Something that many Unitarian-Universalists may not be aware of is that when a minister retires or moves on to a new pulpit, they are told not to have any contact with other members of their former church for an extended time. There are in fact no hard rules on the books about this, but apparently retiring ministers are supposed to stay away from other churchmembers for six months to a year, if not longer. Ministers who have moved on to new churches (even under amicable conditions) are not supposed to talk with former parishioners for even longer: one UU minister filed a greivance against another UU minister because, three years after he’d moved on, friends from a former church ran into him at GA and went out to lunch with him. In another incident, a UU minister complained about a retiring minister taking the phone calls of other people in the church; the retiring minister had been with the church for many decades and lived nearby, while the complaining minister had only been at the church for a few years. One minister who retired in the summer felt she had to refuse a longtime churchmembers’ loaf of home-baked bread at Christmastime, because the defensive new minister might find out.
This is a difficult situation to handle. On the one hand, it is cruel to tell retiring ministers that they cannot talk or visit with their lifelong friends at precisely the moment when they are undergoing one of the biggest and hardest transitions of their lives–transitions that may be compounded by all sorts of other circumstances, such as personal illness or that of a close family member, moving out of the parish to an unfamiliar location, and so on. And it is absurd to imagine that former ministers now serving other churches should not have any contact with people who have been christened, married, and (had loved ones) buried by her–such ties don’t severe merely because the pastor has moved up the road to a new church. Strict interpretation of such guidelines is hurtful to both minister and churchmembers, and is a sure way for a newer minister to seriously alienate his flock. At times some ministers have interpreted this policy in surprisingly illiberal ways, implying that the members of a church “belonged” to him and not the former minister, as if any UU layperson would stand for being thought of in any fashion as the spiritual property of any minister.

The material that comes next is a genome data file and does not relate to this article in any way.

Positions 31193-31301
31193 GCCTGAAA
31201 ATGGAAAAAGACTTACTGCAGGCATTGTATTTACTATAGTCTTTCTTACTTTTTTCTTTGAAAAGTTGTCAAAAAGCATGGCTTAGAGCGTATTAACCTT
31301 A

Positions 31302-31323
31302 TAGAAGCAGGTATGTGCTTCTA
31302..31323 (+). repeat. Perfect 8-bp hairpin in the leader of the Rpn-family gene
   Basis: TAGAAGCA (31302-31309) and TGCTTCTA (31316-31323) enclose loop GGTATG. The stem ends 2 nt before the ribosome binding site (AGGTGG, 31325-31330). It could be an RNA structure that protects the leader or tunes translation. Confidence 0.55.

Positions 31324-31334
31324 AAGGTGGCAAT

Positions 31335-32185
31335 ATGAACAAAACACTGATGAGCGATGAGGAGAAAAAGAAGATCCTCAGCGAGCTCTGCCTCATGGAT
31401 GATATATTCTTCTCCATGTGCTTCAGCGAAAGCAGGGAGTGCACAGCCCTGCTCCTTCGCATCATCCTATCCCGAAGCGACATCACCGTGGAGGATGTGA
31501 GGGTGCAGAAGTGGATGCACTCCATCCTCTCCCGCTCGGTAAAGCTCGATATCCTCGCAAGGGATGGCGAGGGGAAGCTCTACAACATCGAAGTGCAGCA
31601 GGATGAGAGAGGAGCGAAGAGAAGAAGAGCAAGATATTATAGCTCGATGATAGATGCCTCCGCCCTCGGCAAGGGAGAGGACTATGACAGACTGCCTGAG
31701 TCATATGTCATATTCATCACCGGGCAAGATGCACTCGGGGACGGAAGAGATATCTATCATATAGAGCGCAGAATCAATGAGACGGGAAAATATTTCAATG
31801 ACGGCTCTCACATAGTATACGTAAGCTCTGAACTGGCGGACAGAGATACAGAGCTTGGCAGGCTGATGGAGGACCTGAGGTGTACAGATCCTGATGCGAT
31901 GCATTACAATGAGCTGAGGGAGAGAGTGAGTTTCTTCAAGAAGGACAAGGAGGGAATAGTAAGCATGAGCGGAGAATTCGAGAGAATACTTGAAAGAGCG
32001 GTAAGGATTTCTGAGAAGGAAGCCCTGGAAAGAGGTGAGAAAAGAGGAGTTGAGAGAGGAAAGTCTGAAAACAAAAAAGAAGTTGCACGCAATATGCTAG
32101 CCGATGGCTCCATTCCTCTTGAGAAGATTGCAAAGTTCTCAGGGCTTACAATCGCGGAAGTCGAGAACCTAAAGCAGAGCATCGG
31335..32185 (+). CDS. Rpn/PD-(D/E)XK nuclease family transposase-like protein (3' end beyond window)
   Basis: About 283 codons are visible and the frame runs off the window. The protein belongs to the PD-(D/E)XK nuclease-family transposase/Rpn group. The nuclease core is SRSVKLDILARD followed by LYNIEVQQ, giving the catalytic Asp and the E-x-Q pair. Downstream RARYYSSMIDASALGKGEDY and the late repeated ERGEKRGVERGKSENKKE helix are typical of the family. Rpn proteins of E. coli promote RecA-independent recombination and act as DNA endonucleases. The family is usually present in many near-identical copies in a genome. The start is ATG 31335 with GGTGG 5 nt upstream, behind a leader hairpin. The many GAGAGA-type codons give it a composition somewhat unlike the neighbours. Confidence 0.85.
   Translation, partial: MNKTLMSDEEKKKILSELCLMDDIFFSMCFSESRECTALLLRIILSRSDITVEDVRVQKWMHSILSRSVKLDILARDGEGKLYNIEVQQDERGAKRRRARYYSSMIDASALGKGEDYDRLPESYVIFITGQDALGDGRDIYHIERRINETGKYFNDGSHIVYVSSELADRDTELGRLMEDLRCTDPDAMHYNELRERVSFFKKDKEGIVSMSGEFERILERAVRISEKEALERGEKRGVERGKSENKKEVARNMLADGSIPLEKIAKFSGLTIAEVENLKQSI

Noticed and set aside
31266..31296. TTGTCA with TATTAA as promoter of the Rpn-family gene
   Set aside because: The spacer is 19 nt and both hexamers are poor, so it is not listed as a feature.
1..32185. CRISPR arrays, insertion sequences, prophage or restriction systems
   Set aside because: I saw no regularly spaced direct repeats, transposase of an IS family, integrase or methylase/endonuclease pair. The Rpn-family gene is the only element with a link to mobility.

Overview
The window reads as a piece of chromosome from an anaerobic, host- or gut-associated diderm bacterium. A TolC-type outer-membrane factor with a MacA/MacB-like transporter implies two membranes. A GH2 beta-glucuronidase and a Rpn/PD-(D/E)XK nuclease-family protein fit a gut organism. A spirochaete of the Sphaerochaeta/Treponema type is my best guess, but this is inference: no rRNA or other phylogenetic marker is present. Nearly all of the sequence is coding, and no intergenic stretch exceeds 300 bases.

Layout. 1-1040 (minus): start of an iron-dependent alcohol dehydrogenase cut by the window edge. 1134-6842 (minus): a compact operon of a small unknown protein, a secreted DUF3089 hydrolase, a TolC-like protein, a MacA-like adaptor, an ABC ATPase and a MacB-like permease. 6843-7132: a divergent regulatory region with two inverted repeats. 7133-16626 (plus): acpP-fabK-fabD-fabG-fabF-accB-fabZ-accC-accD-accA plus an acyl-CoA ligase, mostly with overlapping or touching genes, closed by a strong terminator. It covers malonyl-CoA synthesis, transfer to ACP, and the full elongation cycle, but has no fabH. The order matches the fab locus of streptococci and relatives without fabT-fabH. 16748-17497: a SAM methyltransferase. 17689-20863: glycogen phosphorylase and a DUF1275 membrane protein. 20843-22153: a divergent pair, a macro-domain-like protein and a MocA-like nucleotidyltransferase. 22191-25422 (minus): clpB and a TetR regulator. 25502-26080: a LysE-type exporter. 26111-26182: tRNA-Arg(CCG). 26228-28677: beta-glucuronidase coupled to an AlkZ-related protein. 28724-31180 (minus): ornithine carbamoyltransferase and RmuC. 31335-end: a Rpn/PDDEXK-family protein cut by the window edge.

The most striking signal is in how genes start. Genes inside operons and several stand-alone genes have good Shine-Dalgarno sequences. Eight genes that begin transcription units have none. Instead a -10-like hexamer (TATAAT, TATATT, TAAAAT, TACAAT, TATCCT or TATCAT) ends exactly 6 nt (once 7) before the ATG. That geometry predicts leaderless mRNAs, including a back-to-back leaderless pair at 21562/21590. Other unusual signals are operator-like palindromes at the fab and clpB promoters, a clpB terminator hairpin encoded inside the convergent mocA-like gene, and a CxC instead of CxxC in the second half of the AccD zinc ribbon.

On the other hand, there is a real need for ministers to begin to relax those ties with people who they used to pastor: he is no longer professionally responsible for their spiritual care, and laypeople have to learn not to continually hound him for advice and sympathy. Likewise, new ministers really do need to establish rapport with their new congregations, and having a former minister still hanging around in some manner is a sure way to muck up this process, perhaps even sabotage it completely. These situations do really exist, where ministers emeritus try to hold on to their position in the community and work behind the scenes to manage the new minister as a puppet, or turn the laypeople against her altogether. That is why the UU Ministers Association cautions against regular contact with one’s former congregation in the initial time period following the relinquishment of a pastorate. For more info, consult section IX of the UUMA Conduct of Ministry Guidelines (available here in pdf).